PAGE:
Maryland acknowledges practical limits on the duty to warn

August 08, 2013 | By DEBORAH LA FETRA

Maryland’s highest court has rejected an asbestos “duty to warn” lawsuit brought by the granddaughter of a worker who, for several months in the late 1960s, worked near another worker who used products containing asbestos.  In this case, plaintiff Jocelyn Farrar was the granddaughter of John Hentgen, who worked in the construction industry as a mechanic and insulator.   For several months in 1968, he worked on a project in close proximity to the drywall installers, who worked with asbestos-containing cement.  The drywall work created asbestos dust, some of which got on Mr. Hentgen’s clothes.  Ms. Farrar, in high school at the time and living with her grandparents, laundered her grandfather’s work clothes and alleged that the asbestos dust from the laundry caused her mesothelioma.  She sued 30 defendants, of whom only Georgia-Pacific remained on this appeal.  The intermediate court upheld the jury’s $5 million judgment in Ms. Farrar’s favor and the state high court has now reversed.

In a unanimous opinion, the court held that this “bystander-of-a-bystander” case sought to expand the duty to warn beyond any reasonable ability of a manufacturer-defendant to actually convey an effective warning and, because the law does not require an impossibility, public policy would not allow such expansion.  PLF filed an amicus brief in the case, emphasizing this point.  The court also noted that, in the 1960s, although the dangers of asbestos were generally known, there was a dearth of information about dangers presented by fibers on clothing that workers took home at the end of the day.  The court would not presume, in the absence of evidence, that manufacturers or employers had that knowledge.  The key paragraphs from the court’s conclusion are here:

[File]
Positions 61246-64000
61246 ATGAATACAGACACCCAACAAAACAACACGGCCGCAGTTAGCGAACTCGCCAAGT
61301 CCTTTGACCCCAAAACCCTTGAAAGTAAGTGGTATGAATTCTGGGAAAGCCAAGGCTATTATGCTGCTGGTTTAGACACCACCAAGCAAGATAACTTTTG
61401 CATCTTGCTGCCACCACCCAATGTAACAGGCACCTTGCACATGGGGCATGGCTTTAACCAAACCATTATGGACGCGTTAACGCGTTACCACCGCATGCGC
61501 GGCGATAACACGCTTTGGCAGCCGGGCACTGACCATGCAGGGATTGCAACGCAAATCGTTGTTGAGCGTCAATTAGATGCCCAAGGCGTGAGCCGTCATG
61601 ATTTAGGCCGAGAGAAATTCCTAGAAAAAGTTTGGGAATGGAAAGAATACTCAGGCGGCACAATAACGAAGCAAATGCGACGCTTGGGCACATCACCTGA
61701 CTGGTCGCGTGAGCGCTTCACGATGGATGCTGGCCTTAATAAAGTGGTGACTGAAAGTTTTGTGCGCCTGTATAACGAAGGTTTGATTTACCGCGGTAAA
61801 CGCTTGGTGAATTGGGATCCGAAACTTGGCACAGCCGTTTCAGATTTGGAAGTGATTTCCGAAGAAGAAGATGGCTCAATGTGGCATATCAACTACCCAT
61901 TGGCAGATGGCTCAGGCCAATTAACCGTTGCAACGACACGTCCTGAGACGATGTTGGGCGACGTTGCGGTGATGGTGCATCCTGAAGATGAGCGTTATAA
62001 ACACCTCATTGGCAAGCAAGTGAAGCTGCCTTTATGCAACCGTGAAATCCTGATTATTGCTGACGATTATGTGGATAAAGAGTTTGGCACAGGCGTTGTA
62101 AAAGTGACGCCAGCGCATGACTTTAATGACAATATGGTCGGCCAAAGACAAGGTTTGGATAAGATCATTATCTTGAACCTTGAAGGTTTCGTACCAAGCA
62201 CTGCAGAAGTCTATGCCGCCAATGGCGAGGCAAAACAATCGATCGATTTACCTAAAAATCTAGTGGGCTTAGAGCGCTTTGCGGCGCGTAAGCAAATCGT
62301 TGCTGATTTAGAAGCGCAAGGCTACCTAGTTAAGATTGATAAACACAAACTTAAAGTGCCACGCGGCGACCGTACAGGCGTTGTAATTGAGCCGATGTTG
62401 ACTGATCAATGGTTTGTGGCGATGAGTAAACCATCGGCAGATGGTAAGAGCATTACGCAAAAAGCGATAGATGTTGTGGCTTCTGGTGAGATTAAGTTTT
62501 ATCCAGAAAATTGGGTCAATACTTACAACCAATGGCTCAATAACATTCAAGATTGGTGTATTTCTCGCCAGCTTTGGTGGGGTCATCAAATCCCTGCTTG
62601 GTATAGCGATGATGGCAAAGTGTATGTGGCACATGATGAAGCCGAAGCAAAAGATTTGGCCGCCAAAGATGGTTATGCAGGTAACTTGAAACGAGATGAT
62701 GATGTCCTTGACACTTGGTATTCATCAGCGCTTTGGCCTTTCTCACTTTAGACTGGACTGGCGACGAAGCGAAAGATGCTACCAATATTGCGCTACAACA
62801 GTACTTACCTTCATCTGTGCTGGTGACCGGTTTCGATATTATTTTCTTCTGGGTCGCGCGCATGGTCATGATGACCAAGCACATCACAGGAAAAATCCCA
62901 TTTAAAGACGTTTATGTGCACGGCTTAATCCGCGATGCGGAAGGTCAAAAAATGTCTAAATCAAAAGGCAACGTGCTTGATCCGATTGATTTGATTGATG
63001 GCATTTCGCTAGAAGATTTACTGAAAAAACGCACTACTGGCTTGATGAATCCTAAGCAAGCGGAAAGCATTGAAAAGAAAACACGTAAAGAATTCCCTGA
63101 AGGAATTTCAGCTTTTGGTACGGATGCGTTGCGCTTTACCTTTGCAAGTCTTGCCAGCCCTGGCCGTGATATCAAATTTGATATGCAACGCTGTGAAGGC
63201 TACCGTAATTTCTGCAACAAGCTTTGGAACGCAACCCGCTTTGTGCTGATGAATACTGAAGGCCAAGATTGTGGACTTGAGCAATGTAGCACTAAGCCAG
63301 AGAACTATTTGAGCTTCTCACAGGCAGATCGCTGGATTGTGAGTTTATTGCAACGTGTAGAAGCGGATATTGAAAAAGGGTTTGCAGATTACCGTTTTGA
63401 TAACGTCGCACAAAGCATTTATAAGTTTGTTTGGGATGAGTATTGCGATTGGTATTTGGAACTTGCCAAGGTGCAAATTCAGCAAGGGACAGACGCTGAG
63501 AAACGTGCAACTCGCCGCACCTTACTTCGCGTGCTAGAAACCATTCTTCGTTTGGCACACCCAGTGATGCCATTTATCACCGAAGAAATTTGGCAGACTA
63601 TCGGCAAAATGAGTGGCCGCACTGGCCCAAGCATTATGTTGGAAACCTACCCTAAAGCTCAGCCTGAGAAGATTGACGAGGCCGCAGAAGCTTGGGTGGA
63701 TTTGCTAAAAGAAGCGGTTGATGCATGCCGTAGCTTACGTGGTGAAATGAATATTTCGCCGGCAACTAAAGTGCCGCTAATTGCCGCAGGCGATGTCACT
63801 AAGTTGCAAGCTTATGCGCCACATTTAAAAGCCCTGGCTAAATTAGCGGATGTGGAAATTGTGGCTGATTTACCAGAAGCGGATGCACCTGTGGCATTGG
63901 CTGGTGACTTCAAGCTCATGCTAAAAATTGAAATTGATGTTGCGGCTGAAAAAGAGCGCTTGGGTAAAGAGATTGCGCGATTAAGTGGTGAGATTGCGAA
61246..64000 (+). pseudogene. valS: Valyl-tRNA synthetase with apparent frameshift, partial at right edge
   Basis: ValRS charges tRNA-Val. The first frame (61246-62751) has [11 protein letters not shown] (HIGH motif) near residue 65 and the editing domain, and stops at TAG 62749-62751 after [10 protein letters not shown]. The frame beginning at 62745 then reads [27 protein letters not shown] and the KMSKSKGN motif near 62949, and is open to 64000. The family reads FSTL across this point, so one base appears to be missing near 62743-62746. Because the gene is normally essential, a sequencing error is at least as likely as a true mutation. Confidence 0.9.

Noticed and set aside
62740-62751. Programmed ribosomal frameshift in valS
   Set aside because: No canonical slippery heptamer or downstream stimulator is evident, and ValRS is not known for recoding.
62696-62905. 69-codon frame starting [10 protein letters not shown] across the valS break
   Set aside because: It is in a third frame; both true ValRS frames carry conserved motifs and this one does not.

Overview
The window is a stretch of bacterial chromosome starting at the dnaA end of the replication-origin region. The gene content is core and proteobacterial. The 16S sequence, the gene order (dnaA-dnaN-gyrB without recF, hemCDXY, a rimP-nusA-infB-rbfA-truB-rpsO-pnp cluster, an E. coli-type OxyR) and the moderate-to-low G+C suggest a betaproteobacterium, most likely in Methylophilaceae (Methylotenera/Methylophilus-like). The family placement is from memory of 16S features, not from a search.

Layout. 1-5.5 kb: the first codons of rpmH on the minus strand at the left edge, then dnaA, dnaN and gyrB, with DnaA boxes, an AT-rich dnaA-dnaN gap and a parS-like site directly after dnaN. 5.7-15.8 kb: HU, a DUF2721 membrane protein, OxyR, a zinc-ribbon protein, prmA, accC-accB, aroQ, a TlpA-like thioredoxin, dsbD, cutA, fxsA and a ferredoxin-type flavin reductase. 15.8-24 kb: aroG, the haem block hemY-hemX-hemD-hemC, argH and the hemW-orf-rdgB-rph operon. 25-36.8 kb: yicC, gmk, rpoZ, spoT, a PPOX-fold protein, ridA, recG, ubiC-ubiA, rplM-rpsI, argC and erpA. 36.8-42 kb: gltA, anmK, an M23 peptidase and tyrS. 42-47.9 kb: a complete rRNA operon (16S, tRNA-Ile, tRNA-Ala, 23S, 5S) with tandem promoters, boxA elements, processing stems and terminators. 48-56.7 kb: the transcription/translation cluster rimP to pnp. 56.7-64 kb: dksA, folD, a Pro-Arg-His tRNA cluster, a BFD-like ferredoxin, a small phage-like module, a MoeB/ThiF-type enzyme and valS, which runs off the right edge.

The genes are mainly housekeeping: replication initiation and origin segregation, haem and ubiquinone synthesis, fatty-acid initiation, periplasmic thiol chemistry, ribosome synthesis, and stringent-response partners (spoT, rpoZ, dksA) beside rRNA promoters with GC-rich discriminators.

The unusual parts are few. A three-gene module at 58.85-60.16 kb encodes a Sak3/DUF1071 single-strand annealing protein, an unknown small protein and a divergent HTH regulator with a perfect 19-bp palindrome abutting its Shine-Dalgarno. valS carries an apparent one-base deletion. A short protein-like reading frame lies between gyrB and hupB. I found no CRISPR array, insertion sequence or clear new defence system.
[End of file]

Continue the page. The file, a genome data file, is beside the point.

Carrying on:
“Determining the existence of a duty requires the weighing of policy considerations, among which are whether, in light of the relationship (or lack of relationship) between the party alleged to have the duty and the party to whom the duty is alleged to run, there is a feasible way of carrying out that duty and having some reason to believe that a warning will be effective. To impose a duty that either cannot feasibly be implemented or, even if implemented, would have no practical effect would be poor public policy indeed.”

” With respect to implementation, in an era before home computers and social media, it is not at all clear how the hundreds or thousands of manufacturers and suppliers of products containing asbestos could have directly warned household members who had no connection with the product, the manufacturer or supplier of the product, the worker’s employer, or the owner of the premises where the asbestos product was being used, not to have contact with dusty work clothes of household members who were occupationally exposed to asbestos.  The  best that the plaintiff offers in her brief was for Georgia Pacific to have “spread the word” to distributors of the product, the owners of land on which the product was used, contractors who supervised the workers, and union officials, and rely on them to inform everyone working in the vicinity of asbestos. Presumably, the word to be spread was that asbestos dust collected on work clothes could be dangerous if brought into the home.”

“Assuming such warnings would, in fact, have reached the workers, much less bystanders, until the 1972 OSHA regulations were adopted, unless employers or the owners of premises where asbestos dust would be present voluntarily provided protective clothing, changing rooms, and safe laundering – which the record before us does not suggest was done by any of Mr. Hentgen’s employers or existed at any facility where Mr. Hentgen worked — what were the workers to do? Mr. Hentgen did the best he could by keeping his work clothes in the car all week and bringing them home only on the weekend to be laundered, but that proved insufficient.  The simple fact is that, even if Georgia Pacific should have foreseen back in 1968-69 that individuals such as Ms. Farrar were in a zone of danger, there was no practical way that any warning given by it to any of the suggested intermediaries would or could have avoided that danger.”